Vocation

I recently read a book by Gene Edward Veith. In the book he mainly summarizes and expounds upon what Luther to say about vocation. Even though much of the book was not new material for me, it reminded me of a few things I thought I might share:

1) God’s sovereignty.
It is very true; sad, but true, that I take most seemingly mundane things in life for granted. To put it in other words, I forgot that God is sovereign, that He owns the cattle on a thousand hill, that He holds the world in the palm of His hand, that He is in complete control of everything. Instead, in my mind I see the things I do to take care of myself. How often I have heard the sovereignty of YHWH preached from the pulpit, in books, and read in His word, yet I always end up the center of my little universe. Thus on the very first page of the chapter entitled “How God Works Through Human Beings” where I read “God healed me…God talked to me…God fed me…God clothed and sheltered me…God protected me…God give me pleasure” , I was immediately convicted of the fact that I do not view people within their different vocations as God’s instruments, and that it is God who ultimately takes care of me. This was probably one of my favorite chapters in the book, because it presented God’s sovereignty in a way I had never thought before. I was also reminded that earthly rulers and authorities are God’s instruments. I daresay I will continue to need more reminders, because since everyone is a sinner, it is too easy to get caught up in pointing out someone’s faults, and complaining about their use of God-given authority.

2) God’s calling.
Vocation in the Christian sense, or as Veith describes it through Luther, is something I heard of once or twice, and practically disregarded. Having grown up in the church, I have heard of God’s “calling”, and always associated it with one vocation (generally speaking) in life, namely, a career (i.e., motherhood, ministry, missions). I never associated God’s calling with my present situation. The poignant reminder that God’s calling is my vocation, that my vocation is more than one, and that my vocation(s) are here and now, motivates me to strive harder for excellency, and to work for God, not for men, no matter how mundane and earthly the task at hand may be. I also regard my situation as more sacred, and it causes me to pause and consider how well I am using my time, as to walk carefully, because the days are evil.

3) My calling as a worker.
The chapter entitled “Your Calling as a Worker” struck me hard as well, because all summer I had been struggling with laziness, wasted time, and service, in regard to my job. It was emphasized in this book that our good works are used for serving others. Honestly, I had never heard it put this way. My work at my job, serving others? Isn’t work about putting in good effort for the money one makes? Again, I can see how earthly my thinking is, and very selfish it is. My occupation is not just about me, it is about others and how I can serve them. If I am struggling with laziness, wasted time, and slow service, then am I really being a good servant with the time and resources I am given? Am I really looking out for other’s interests? I think the answer is “no”, and to re-think my work as a service to others and not for myself (because I am making money, etc.), was really sobering, because it made me realize that not only was I not being a good worker, I was wasting one of my opportunities to imitate Jesus and be a servant in everything that I do in relation to others. Not only am I serving the people who benefit from my work, but I am serving my boss, because of the assistance I am providing. Ever since reading that chapter, it has been my prayer every morning for the Lord to give me the heart of a servant, and to do so with a right attitude.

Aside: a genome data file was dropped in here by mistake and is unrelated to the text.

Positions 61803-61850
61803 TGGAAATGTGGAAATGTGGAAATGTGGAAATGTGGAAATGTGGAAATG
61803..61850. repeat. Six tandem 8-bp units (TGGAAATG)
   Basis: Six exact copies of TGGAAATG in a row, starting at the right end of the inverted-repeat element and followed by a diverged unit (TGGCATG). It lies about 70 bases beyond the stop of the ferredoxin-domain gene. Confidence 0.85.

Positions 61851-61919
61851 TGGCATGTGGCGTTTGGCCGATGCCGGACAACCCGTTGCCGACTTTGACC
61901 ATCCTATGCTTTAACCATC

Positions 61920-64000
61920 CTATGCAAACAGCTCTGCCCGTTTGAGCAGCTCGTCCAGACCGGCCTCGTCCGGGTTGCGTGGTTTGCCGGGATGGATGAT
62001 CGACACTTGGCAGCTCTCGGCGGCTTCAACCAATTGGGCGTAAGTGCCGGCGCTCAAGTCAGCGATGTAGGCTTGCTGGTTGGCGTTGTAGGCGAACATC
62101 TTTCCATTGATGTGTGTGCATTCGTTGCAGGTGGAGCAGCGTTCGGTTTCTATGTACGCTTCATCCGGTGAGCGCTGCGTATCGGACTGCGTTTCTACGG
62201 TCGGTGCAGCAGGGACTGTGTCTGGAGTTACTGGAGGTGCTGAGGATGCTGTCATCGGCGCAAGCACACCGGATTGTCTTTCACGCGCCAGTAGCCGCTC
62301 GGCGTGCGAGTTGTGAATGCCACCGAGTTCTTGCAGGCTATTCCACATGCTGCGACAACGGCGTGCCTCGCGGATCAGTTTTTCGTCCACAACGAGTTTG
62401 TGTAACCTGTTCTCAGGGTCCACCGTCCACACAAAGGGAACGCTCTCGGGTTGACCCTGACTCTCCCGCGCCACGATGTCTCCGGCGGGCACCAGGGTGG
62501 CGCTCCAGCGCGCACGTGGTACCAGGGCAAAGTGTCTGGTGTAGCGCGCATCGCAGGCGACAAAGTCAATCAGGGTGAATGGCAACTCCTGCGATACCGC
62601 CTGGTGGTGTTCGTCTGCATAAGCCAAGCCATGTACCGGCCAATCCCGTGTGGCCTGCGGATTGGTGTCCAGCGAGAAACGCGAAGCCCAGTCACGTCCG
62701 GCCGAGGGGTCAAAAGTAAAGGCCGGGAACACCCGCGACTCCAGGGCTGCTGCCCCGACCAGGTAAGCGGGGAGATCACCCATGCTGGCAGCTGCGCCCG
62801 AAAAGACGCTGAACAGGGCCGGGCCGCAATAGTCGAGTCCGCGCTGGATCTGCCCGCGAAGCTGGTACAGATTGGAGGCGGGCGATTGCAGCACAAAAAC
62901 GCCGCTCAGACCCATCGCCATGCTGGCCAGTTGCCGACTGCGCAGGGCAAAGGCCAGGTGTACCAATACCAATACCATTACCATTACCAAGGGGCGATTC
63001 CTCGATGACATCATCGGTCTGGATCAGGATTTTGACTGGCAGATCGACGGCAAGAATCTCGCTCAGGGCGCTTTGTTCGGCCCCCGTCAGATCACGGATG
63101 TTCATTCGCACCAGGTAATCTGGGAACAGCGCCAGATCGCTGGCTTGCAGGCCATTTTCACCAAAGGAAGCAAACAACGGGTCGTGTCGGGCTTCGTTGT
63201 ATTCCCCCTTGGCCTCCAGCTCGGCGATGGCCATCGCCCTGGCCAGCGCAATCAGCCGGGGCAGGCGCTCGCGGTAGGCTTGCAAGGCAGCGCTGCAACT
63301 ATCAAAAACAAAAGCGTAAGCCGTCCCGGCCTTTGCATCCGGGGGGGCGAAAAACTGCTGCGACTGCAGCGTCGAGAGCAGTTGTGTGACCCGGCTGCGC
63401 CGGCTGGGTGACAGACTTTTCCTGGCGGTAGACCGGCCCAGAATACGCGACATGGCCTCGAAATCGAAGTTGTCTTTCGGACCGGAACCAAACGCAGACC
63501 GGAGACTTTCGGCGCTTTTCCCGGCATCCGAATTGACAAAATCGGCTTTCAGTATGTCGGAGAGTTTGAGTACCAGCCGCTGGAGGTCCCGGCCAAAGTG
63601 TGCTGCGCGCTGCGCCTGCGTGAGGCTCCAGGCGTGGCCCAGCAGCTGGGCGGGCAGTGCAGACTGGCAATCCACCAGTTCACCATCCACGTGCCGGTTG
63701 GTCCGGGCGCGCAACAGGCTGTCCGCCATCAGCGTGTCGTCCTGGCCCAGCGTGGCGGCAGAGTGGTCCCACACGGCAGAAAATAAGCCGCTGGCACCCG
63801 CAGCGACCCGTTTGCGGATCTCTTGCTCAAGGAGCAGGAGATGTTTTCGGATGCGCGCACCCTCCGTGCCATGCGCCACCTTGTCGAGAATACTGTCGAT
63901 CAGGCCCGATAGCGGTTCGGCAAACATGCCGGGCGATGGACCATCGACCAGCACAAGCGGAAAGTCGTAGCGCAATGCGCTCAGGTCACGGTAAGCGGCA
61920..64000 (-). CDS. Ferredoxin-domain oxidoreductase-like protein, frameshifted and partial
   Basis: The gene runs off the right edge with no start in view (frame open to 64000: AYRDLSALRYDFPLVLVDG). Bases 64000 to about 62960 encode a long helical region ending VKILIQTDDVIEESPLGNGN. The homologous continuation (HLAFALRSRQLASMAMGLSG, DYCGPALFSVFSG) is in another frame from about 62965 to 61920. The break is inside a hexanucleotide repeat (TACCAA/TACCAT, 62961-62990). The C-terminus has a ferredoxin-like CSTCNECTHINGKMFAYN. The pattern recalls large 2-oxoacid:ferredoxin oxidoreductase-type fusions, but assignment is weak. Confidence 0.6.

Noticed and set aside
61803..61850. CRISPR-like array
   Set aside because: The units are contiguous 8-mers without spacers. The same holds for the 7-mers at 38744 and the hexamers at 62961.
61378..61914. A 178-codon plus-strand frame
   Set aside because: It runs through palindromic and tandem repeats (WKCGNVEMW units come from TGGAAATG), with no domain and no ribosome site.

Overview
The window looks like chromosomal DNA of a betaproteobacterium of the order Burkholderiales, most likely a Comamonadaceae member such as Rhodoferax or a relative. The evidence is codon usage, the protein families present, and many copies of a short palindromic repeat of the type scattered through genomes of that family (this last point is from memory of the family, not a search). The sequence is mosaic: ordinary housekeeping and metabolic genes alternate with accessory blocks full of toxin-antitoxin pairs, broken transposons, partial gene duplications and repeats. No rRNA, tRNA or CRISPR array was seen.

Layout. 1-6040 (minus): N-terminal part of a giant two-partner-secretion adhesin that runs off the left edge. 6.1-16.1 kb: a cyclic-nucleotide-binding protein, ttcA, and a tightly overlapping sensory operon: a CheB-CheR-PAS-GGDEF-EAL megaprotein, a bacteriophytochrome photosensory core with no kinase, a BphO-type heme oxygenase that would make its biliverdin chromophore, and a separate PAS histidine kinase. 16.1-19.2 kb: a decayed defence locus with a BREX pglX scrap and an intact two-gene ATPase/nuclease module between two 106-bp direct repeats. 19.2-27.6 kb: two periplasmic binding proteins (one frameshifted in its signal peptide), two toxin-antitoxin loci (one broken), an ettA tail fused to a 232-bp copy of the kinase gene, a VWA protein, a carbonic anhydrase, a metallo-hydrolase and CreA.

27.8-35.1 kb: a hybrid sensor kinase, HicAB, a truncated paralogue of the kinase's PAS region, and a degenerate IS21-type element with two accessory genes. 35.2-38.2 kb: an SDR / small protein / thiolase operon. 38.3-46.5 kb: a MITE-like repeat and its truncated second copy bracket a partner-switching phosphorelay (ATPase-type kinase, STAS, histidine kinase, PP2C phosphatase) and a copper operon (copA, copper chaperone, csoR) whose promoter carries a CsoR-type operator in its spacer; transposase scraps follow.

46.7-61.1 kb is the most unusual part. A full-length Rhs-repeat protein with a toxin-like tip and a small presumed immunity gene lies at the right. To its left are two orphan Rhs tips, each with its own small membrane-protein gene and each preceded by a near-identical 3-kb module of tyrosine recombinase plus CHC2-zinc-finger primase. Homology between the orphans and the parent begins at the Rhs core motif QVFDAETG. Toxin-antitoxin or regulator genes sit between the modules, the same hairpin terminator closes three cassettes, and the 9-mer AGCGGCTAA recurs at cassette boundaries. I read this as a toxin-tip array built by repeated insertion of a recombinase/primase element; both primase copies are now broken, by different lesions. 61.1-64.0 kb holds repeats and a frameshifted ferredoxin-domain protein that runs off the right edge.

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2 thoughts on “Vocation

  1. […] it. (By the way, I wrote a little book review dealing with the subject of calling and vocation here, so I will try not to repeat what I wrote […]

  2. Nate Milne says:

    Awesome book. Here’s the review I wrote way back when I read it: http://www.amazon.com/review/R2YG0DPEX5J3TG/ref=cm_cr_rdp_perm

    Five years later, I look back at that book as one of the top ten most influential books I’ve ever read. Even just last month, when we had to all write up our “life’s mission statements” at work, mine ended up being taken from two things: Q&A 1 of the Westminster Shorter Catechism (“to glorify God and enjoy him forever”) and Luther’s doctrine of vocation (how that is worked out in my family, church, workplace, and society/government). It is seriously an important component of my everyday thought now.

    However, that’s not even the best book by Gene Edward Veith, believe it or not. His best book is “Why God’s Word Is All We Need” (currently out-of-print, unfortunately). That book is the best book other than the Bible. It’s so good that my old roommate Gladman and I used to buy dozens and give them away to every Christian we knew (it was only like $3.50 each; it’s more of a booklet anyway).

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